Lindeman Island

A lovely resort island currently undergoing massive, multi-million dollar redevelopment.
Formerly home to the Whitsundays’ Club Med, Lindeman Island lies towards the southern end of the islands and was recently purchased for redevelopment by a Chinese conglomerate. Featuring a well-established array of facilities and wonderful bushwalks through national park, it’s an island that looks to reclaim some headlines in the near future after having some $600 million invested into improving its offerings.
About Lindeman Island

Note: Lindeman Island is currently subject to plans for a major redevelopment and is set to receive a massive investment of money for its future enhancements; as a result its resort is currently closed to the public with redevelopment expected to finish in 2018.

 

Watch this space for future updates on Lindeman Island’s developments.

 

Lindeman Island is part of the southern Great Barrier Reef islands in the Whitsundays group. It is mostly covered by a large National Park with bushwalking tracks intermingled throughout. With over 670 hectares of World Heritage National Park, Lindeman Island is easily accessible by boat.

Lindeman Islands National Park is part of the Great Barrier Reef World Heritage Area. It is also known as a boating paradise for its tropical weather, deep blue waters and secluded islands to enjoy and explore. Lindeman Island is a perfect destination for nature lovers. It has always been the favourite with families.

The island offers a wide range of sports and activities for travellers of all ages. While elders can enjoy the sophistication and tranquillity of Lindeman Island, kids can be adventurous with sporting activities at the Kids Club. A dreamland for bushwalkers, Lindeman Island boasts over 20km of bushwalking tracks.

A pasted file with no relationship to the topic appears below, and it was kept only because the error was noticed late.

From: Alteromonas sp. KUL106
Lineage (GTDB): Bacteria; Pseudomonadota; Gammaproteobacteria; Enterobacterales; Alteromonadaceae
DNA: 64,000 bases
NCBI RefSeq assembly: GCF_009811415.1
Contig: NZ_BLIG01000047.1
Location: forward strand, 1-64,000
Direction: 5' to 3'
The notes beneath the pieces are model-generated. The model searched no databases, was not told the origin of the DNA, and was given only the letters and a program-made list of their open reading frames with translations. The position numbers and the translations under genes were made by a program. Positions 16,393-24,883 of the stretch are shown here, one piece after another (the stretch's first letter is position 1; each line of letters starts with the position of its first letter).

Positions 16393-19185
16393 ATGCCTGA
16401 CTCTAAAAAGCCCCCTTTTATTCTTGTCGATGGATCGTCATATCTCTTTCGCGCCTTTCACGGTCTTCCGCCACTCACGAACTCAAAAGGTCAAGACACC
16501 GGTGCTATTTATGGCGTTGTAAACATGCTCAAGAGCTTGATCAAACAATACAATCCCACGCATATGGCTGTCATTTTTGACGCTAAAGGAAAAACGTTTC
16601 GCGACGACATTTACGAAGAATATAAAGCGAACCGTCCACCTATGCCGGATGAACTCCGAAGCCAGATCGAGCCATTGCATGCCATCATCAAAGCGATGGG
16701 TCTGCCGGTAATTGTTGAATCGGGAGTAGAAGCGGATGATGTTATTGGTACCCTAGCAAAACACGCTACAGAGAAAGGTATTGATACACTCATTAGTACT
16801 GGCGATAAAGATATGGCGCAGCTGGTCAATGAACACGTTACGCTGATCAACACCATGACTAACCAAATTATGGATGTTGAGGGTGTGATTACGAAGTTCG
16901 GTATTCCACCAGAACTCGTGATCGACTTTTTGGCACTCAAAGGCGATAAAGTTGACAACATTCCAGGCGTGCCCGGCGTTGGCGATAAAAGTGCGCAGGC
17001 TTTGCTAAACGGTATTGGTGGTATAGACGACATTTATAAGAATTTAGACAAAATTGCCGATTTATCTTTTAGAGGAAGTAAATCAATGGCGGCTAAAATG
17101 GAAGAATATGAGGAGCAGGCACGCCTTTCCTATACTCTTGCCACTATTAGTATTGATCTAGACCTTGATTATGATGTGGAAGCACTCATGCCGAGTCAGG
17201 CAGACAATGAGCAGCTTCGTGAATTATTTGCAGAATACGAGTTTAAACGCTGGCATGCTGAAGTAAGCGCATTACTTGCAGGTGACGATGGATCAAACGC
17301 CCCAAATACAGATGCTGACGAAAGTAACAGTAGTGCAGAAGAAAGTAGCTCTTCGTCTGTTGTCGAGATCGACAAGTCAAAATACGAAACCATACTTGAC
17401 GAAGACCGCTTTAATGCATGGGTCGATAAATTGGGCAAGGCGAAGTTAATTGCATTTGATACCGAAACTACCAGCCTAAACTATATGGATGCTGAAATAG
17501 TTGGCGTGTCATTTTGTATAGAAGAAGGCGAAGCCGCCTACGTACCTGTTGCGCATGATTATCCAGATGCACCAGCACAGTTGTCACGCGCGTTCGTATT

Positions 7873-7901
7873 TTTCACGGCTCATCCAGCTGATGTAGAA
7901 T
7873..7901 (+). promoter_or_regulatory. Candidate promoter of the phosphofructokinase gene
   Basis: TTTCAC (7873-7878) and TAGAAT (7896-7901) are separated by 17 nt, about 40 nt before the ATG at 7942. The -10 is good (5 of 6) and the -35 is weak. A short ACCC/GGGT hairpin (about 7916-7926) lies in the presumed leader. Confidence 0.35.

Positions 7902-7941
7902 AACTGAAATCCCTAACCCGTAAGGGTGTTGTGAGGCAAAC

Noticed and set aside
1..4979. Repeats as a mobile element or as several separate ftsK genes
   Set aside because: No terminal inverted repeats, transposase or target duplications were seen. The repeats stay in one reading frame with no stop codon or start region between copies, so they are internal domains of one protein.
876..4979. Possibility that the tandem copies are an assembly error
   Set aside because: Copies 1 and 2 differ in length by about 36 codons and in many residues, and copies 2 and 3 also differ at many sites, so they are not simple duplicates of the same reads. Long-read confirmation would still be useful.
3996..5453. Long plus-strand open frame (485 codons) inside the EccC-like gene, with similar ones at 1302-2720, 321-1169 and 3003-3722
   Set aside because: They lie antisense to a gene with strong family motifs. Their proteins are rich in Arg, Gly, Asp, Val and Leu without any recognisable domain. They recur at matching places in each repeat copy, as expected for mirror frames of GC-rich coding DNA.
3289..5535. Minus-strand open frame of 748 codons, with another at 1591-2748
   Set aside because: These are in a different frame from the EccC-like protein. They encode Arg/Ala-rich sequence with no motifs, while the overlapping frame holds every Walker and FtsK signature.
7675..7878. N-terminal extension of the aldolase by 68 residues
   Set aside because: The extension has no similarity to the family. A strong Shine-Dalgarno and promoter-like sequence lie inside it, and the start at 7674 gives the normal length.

Go for some bush walk and amaze yourself with some of the most wonderful hilltop views. You will get an opportunity to discover the different vegetation types when you bushwalk the island. Don’t forget to have yourself clicked amid the striking grass trees. You can enjoy strolling through the Butterfly Valley and capture the breathtaking landscape in your camera.

Climb Mount Oldfield, standing 212 metres above sea level, to experience 360 degree views of Hamilton, Pentecost, Haslewood, Whitsunday and many of the smaller Islands. With seven beautiful beaches to relax and have fun, Lindeman Island is no less than a paradise for holidaymakers looking to enjoy their vacation on a secluded pristine island. You can even go for snorkelling or oystering on Gap Beach. You can see a lot of golden orchids growing on the mangroves along the mesmerising coastline. You can also enjoy your picnic on some of the picnic areas of the island near the beaches.

If you are a bird lover, then feel lucky to be on Lindeman Island, for you can get an opportunity to spot different species of birds darting through the trees around the wetlands. At Lindeman, you can easily spot dolphins playing near the shore at all times of the year. To spot Humpback whales, plan your holiday to Lindeman any time from July to November, which is generally called the whale watching season.

If you want more privacy or a day of personal paradise, you would love to explore the tiny uninhabited islands dotting around Lindeman – located merely a short dinghy ride away. A Natural Paradise, Lindeman Island is easily accessible through light planes and private or commercial boats from Hamilton Island. Always consider the weather and tidal influences when travelling by a private vessel, where only a limited numbers of visitors are allowed to ensure a quality, safe experience for all! The island even boasts its own airfield.

If you plan to camp or picnic on the island, get your permits for camping at Boat Port, located north of Lindeman Island. With a perfect weather for a holiday, Lindeman Island is undoubtedly offers you an ideal get away from it all experience! For the best accommodations, you can visit the Hamilton Island or other nearby islands.

Lindeman Island in Pictures
Learn About the Great Barrier Reef